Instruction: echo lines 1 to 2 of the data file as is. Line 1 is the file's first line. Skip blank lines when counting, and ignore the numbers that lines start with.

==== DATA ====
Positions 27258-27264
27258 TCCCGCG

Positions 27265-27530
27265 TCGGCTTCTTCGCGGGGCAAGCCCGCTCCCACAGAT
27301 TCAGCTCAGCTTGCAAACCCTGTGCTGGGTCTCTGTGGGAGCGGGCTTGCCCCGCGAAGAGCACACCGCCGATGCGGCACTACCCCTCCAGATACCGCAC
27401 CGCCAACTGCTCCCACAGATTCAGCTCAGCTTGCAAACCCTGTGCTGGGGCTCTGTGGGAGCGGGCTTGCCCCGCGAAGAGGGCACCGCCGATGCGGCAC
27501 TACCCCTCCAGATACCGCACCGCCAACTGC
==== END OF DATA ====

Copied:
Positions 27258-27264
27258 TCCCGCG